Biden signs bill protecting same-sex and interracial marriage into federal law

Same-sex and interracial marriage now protected following Senate’s passing of the Respect for Marriage Act


Yuri Gripas / Abaca Press / TNS

U.S. President Joe Biden signs the Respect for Marriage Act during a ceremony on the South Lawn of the White House in Washington, D.C., on Tuesday, Dec. 13, 2022.

Tati Rubi, Staff Writer

Senate voted on Nov. 29 on a bill to codify the Supreme Court’s same-sex marriage protections in the Respect for Marriage Act. The legislation repeals the Bill Clinton-era Defense of Marriage Act and requires that all states recognize interracial and same-sex marriages.

Forty-seven House Republicans initially voted for the proposal in July. 39 House Republicans ultimately supported the measure, which passed the House 258-169. After Speaker Nancy Pelosi gaveled the final vote, the measure headed to President Joe Biden’s desk for his signature.

“It both reflects and accelerates the profound transformation of hearts and minds,” gay rights advocate and Freedom to Marry founder Evan Wolfson says, “as well as law and politics around the treatment of gay people.”

Seven House Republicans — Cliff Bentz, Mario Díaz-Balart, BrianMast, Dan Meuser, Scott Perry, María Elvira Salazar and Jeff Van Drew — voted yes in July on the legislation but opposed its passage on Nov 29. Two Republicans also did not vote on the legislation.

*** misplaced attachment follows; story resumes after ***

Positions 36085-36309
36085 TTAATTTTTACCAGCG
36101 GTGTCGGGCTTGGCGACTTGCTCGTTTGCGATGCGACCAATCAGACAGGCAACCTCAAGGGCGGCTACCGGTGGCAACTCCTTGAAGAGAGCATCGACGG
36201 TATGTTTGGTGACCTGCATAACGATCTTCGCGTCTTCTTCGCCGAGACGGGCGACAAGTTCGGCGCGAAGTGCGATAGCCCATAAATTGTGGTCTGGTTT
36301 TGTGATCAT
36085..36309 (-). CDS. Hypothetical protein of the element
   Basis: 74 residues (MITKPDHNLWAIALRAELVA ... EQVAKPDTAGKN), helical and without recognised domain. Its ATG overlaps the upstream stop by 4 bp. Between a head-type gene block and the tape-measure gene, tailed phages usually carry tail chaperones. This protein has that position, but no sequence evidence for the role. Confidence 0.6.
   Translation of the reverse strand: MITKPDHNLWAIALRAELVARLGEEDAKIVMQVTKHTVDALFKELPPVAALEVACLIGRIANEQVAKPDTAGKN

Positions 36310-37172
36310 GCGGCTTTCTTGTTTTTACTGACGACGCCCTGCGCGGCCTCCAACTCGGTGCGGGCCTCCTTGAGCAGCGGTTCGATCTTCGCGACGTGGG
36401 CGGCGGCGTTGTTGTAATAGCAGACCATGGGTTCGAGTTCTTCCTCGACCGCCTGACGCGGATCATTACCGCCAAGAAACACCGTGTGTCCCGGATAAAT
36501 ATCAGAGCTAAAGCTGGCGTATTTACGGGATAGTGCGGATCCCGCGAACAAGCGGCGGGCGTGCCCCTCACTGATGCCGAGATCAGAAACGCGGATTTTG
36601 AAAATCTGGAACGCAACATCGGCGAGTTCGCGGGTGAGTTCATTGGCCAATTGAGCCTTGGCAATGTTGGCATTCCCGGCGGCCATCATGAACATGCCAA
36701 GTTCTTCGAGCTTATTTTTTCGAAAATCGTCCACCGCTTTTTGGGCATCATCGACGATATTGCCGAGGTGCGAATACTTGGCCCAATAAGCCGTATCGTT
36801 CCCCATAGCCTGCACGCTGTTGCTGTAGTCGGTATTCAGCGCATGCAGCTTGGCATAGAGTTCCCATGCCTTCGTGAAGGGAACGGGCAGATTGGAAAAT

Two Republicans who previously opposed the bill, Reps. Mike Gallagher and Jaime Herrera Beutler, supported its final passage. 

“The right to marry whoever you love regardless of the color of your skin or orientation shouldn’t be controversial,” Republican Nancy Mace says. “Our nation was built on the notion of individual liberty.”

Biden expressed his support for the bipartisan passage of the bill and the protections it grants interracial and same-sex couples.

“Today, Congress took a critical step to ensure that Americans have the right to marry the person they love,” Biden says. “While we are one step closer on our long journey to build a more perfect union, we must never stop fighting for full equality for LGBTQI+ Americans.”

He signed the RFMA into a law on Tuesday, Dec. 13, codifying same-sex and interracial marriages, and held a large celebration on the South Lawn of the White House.

“I think this is great,” Lily Adams, a sophomore at MCHS, says. “I dont think same-sex marriage should be a political debate. It’s very much a basic human right to love who you want to love.”

The RFMA builds on work by former Democrat President Barack Obama, who was hesitant to share his support for same-sex marriage, but eventually did in 2012.